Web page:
lunes, 25 de mayo de 2015

Interview with Ramez Naam

Today I have the distinct pleasure of joining Leticia Lara, from the wonderful blog Fantástica Ficción, to interview Ramez Naam, author of Nexus, one of the novels that I enjoyed the most last year. Hope you like the interview (you can read a translation into Spanish at Fantástica Ficción).

Leticia Lara & Odo: When did you know you wanted to become a writer? Which other authors have influenced you the most? Is there any current writer that you admire?

Ramez Naam: I’ve been a reader of science fiction my whole life, but I didn’t ever seriously intend to write a novel! Nexus arrived almost by accident. I wrote a few chapters for fun, thinking the whole time I was writing a short story. Friends liked it and encouraged me to improve it and to keep it going. At some point I realized I had a novel growing.

There are so many great authors. John Barnes is amazingly versatile and has influenced me quite a bit. Cory Doctorow I admire for both his books and for his continual fight for social justice. Recently I’m a huge fan of Hannu Rajaniemi, who’s become a friend. His Quantum Thief trilogy is one of my favorite pieces of science fiction of the last few years.

LL&O: Although you grew up and currently live in America, you were born in Egypt. Do you think that has had an impact in your writing? What do you think about the diversity of SF literature nowadays?

RN: I grew up aware that there was a wider world. Many Americans don’t. The US is such a large nation, most of a continent really, that Americans can often ignore the world outside their borders.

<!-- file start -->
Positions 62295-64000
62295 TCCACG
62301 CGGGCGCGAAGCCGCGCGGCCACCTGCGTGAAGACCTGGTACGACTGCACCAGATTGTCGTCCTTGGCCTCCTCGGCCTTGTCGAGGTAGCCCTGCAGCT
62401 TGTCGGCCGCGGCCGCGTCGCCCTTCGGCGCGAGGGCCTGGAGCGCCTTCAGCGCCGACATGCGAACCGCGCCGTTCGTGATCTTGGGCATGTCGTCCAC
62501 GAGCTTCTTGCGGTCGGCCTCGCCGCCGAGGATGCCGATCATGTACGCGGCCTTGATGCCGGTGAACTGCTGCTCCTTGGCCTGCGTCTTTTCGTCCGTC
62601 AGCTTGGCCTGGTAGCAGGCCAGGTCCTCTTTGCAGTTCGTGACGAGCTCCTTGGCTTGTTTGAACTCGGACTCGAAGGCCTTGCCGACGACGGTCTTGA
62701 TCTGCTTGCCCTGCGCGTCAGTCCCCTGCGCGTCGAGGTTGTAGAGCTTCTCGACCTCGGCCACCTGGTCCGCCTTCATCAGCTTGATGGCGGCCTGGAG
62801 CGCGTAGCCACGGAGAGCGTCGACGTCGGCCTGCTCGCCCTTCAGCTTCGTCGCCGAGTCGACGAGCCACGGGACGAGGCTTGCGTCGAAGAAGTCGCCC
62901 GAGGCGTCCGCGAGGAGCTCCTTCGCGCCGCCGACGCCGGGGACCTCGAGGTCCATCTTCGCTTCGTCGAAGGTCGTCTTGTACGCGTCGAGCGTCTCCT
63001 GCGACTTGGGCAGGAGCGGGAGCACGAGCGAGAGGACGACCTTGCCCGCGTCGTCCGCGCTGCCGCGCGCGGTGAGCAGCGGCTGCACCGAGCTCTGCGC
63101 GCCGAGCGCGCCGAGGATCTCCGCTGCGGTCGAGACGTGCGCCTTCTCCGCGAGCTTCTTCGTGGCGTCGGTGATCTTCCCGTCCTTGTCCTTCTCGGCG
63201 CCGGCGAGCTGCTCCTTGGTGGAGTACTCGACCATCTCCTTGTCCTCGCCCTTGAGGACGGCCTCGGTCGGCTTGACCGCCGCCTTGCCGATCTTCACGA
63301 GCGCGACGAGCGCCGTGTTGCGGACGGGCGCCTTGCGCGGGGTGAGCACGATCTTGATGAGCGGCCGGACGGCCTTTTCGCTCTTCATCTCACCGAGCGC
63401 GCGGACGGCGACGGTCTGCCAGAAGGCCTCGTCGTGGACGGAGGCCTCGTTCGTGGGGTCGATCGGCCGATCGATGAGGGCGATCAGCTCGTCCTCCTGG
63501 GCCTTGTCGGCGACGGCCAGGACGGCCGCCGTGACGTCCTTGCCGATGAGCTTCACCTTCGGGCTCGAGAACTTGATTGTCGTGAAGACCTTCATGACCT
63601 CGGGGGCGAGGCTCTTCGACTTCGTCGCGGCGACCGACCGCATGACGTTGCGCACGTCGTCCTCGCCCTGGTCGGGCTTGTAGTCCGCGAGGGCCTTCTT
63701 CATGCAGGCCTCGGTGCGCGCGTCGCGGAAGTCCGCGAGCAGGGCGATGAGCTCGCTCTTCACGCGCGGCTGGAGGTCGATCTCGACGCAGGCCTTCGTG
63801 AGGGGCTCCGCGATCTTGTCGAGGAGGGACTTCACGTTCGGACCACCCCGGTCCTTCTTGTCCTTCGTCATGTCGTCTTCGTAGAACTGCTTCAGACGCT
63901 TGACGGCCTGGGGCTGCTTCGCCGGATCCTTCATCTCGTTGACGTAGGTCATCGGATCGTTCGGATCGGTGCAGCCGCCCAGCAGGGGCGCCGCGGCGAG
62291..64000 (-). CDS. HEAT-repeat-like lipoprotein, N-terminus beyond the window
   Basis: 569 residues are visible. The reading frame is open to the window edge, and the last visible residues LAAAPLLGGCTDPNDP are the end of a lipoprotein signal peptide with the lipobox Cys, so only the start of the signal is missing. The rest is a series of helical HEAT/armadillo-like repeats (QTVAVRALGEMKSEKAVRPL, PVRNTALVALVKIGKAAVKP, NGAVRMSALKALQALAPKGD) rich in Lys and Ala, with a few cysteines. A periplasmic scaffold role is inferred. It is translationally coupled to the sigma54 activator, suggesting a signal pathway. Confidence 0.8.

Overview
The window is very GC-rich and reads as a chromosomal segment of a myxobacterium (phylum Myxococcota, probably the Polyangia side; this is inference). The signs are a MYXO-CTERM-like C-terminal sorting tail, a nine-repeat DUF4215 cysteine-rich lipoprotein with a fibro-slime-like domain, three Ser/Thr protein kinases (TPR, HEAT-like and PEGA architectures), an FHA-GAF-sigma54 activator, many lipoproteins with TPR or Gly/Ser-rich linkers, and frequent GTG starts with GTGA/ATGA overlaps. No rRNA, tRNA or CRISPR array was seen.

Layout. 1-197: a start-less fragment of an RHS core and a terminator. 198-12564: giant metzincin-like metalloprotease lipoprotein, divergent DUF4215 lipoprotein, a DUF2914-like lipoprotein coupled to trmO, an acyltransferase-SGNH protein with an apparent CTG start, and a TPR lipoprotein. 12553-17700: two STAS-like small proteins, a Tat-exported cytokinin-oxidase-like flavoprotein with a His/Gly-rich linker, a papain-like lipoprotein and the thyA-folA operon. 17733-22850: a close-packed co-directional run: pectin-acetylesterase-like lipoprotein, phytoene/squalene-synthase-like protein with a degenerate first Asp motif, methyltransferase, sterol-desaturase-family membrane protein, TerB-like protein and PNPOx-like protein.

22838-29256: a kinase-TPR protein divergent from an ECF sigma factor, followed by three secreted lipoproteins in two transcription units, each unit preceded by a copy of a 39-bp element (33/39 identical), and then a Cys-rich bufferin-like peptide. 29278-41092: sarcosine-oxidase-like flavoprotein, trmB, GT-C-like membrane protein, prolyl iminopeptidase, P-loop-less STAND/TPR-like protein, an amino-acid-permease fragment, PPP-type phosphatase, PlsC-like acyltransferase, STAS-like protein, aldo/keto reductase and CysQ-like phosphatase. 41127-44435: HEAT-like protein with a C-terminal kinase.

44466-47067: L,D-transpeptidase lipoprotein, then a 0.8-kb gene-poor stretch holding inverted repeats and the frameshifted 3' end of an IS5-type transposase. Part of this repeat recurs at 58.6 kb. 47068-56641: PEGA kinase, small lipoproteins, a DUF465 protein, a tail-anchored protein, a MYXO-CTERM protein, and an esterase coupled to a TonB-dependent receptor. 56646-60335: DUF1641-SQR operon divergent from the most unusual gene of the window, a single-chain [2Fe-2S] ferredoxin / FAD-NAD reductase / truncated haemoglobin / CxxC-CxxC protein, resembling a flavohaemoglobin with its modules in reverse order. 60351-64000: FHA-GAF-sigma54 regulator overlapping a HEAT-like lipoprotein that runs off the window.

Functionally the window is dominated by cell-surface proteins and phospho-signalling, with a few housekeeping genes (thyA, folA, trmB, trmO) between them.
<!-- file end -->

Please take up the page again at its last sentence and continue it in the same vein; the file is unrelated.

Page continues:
There’s so much science fiction being written now. But it’s rare for non-American authors to get into the American market. So I’m thrilled to see Liu Cixin get a Hugo nomination for Three Body Problem. Inside the English language, Ian McDonald has been a big influence on me in his setting of his novels outside the US – in India, Turkey, Brazil.

LL&OHas you work on Microsoft influenced your way of writing? What can you explain us about Apex NanoTechnologies? What is similar and what is different between writing code and writing fiction?

RN: Working at Microsoft and in a startup taught me a lot about how technology actually works, and how it gets built.

Code and fiction are quite different, but I manage my writing of fiction as if I was writing code. I build a plan for the book – a detailed outline. And then I turn that into a schedule for myself, with assignments of certain scenes or chapters on certain days. Different writers keep themselves on track with different tools. That one works for me.

LL&OYour books are set in a very near future. Do you fear they become obsolete soon?

RN: Oh, I’m sure my books will get obsolete! It’s not even because they’re set soon, it’s because the world changes so fast. I had people actually driving cars in the future. I had far too few drones. Most books set in space still have human pilots for space ships. We’re going to look back at that and laugh.

LL&OWe really love your story “Water”, but we also find it a bit terrifying. Do you think we are ready for that kind of technology? Do you think that scientific research should be mainly funded by private companies or by governments?

RN: It was meant to frighten. J I think the research can be funded by private companies, but we need consumer protections. We aren’t really close to brain computer interfaces being mainstream yet – I think – but they have both huge promise and some real challenges when they’re ready.

LL&OAlso talking about “Water”. How do you feel about being nominated for the Seiun award?

RN: It’s a huge honor! And Nexus has not yet been translated to Japanese, so I’m hoping that this exposes Japanese readers to my work…and maybe leads to Nexus coming to Japan.

LL&OWhat are the main differences between writing fiction and non-fiction? Do you hope to reach the same audience with both?